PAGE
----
Developed By: iNFOTYKE
By Our Reporter
Shillong: Despite the heat and dust, thousands of young people, mainly school and college students attended the ‘Save Umkhrah and Umshyrpi River Campaign’ held at Polo Ground here on Saturday and pledged their commitment to restore, conserve and nurture the two rivers.
The pledge which was read out at the gathering gave a call to all present to commit to to stop and prevent any form of direct or indirect pollution of the Umkhrah and Umshyrpi through indiscriminate disposal of garbage and sewerage into the rivers.
People from different sections of the society including the butcher’s associations, government officials, school and college students, local NGOs, ex-servicemen, women’s organisations besides others turned up at this gathering. All who came displayed placards and banners with read ‘Wahumkhrah needs a facelift, not politics’, ‘Save Wahumkhrah, Save Rivers and Save Life’ besides other interesting quotes.
The gathering which is one of a series of action plans for building up the campaign and public consensus on cleaning the Wah Umkhrah and Umshyrpi is being led by the Save Umkhrah and Umshyrpi Task Force.
Earlier, a marathon was held from Madan Iewrynghep at Laitumkhrah and culminated at Polo Ground.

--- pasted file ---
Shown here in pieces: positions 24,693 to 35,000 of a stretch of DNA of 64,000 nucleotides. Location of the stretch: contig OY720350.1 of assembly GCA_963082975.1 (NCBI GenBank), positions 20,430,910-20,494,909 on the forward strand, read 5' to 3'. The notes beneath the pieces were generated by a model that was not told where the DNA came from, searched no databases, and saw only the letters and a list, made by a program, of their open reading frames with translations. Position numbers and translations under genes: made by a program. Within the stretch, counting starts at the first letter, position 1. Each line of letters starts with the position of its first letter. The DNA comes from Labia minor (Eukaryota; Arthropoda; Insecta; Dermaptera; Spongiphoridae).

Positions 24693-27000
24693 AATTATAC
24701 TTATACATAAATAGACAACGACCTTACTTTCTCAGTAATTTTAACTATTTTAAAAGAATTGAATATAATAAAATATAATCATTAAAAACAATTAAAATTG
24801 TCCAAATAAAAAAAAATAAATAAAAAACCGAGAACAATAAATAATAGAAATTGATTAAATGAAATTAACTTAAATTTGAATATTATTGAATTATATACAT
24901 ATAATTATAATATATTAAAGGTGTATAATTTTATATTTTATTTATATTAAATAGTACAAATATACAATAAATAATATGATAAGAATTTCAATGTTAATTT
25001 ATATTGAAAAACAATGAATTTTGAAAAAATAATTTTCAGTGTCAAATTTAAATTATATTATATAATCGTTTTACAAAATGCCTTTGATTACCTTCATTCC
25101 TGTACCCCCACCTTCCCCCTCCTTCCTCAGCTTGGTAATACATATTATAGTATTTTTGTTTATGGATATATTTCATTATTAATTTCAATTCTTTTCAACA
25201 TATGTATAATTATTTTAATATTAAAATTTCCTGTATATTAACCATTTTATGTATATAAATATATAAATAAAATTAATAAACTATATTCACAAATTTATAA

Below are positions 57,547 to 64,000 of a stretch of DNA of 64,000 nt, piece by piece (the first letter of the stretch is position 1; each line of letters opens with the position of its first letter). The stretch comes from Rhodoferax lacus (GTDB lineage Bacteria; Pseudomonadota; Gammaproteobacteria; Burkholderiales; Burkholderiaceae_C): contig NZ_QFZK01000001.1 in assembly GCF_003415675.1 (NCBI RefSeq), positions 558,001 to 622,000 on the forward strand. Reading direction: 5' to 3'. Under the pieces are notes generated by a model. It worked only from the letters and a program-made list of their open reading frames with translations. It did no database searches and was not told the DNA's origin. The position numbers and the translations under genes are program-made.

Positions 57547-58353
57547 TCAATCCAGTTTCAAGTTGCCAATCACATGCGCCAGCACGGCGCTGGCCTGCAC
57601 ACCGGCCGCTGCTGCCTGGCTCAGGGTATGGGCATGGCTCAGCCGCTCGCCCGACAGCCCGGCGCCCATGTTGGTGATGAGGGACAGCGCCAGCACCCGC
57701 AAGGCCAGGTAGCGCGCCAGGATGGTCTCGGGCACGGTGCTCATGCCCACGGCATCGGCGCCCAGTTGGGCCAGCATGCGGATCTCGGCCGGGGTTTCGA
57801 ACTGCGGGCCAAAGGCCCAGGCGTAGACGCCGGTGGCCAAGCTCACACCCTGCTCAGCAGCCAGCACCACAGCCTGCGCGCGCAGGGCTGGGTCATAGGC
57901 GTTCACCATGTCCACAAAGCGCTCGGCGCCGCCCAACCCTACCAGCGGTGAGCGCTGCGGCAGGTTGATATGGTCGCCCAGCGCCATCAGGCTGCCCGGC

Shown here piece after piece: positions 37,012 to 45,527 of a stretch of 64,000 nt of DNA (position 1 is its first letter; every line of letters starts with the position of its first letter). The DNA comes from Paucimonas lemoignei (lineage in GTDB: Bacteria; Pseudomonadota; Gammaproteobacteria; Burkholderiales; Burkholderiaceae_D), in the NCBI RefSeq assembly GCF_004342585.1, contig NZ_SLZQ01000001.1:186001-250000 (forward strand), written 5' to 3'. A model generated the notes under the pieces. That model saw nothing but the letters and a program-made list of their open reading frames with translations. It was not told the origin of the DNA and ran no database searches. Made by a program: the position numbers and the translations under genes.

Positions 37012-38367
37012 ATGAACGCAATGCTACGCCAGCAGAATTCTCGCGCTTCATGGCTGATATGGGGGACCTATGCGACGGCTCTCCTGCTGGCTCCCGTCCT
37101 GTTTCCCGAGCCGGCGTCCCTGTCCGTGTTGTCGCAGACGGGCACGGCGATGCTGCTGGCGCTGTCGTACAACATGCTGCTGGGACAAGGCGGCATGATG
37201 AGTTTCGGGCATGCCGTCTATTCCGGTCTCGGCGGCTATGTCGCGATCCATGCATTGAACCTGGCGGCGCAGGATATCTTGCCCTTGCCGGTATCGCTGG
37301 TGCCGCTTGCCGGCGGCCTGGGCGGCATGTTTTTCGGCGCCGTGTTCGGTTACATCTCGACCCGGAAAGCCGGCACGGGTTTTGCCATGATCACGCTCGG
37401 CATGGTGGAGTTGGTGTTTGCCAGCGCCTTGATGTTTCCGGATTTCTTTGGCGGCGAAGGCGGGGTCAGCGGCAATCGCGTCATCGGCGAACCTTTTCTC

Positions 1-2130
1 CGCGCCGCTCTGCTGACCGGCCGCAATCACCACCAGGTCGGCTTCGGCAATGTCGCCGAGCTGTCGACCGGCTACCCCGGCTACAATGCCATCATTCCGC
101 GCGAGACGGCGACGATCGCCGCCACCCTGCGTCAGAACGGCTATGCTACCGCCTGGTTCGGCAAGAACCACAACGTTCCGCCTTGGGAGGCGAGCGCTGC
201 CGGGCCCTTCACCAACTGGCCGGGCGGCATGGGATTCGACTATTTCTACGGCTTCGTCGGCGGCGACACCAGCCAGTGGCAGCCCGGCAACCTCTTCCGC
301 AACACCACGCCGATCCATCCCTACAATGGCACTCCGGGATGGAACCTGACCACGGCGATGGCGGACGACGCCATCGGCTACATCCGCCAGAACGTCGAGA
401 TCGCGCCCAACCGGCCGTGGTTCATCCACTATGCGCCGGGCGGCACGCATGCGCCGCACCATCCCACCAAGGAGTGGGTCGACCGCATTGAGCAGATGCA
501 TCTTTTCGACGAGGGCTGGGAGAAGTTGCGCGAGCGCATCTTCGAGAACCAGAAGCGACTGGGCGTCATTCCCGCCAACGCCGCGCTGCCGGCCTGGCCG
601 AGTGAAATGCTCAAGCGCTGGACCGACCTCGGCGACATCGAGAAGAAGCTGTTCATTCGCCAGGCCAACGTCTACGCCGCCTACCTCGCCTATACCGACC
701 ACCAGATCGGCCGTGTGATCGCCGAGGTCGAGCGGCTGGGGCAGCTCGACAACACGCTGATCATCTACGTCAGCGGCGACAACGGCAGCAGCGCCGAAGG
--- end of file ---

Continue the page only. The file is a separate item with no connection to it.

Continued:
The run was participated by young students including East Khasi Hills Deputy Commissioner Sanjay Goyal. To flag off the marathon, the Task Force invited Inspector General of Police (IGP) GHP Raju.
The task force comprising over 20 local NGOs of the state including the KHADC and the Mylliem Syiemship was formed to win the minds and hearts of people in this huge task of reclaiming the city’s rivers which have been allowed to degrade in the last forty years due to human activities.
Various speakers on this day stressed on consciousness and awareness, responsibility and duty towards the river eco-system for Meghalaya and other related topics like more stringent laws against pollution, a sustained campaign and unity of purpose.
The task force members reiterated that the campaign is not a one-day affair but will take a minimum of 10 years and it should be sustainable through human resources and involvement of stakeholders in cleaning the streams.
What made the rally interesting were the self-composed Khasi chants (Phawar) which usually begin and end with a common chorus Hoi-kiw and which were centred around saving the Umkhrah and Umshyrpi streams. Students also recited poems and sang songs in honour of the Umkhrah.
What was most touching was the presence of the differently- abled students from Jyoti Sroat School for the blind and Bethany society who listened intently to all that was being said during the campaign.
The Task Force has teamed up with Red FM to carry out a daily exhortation for people to attend the rally on Saturday. The rally is meant to observe World Earth Day which falls on Sunday (April 22). Red FM also conducted a phone in competition of the Phawar, the results for which were declared on Saturday.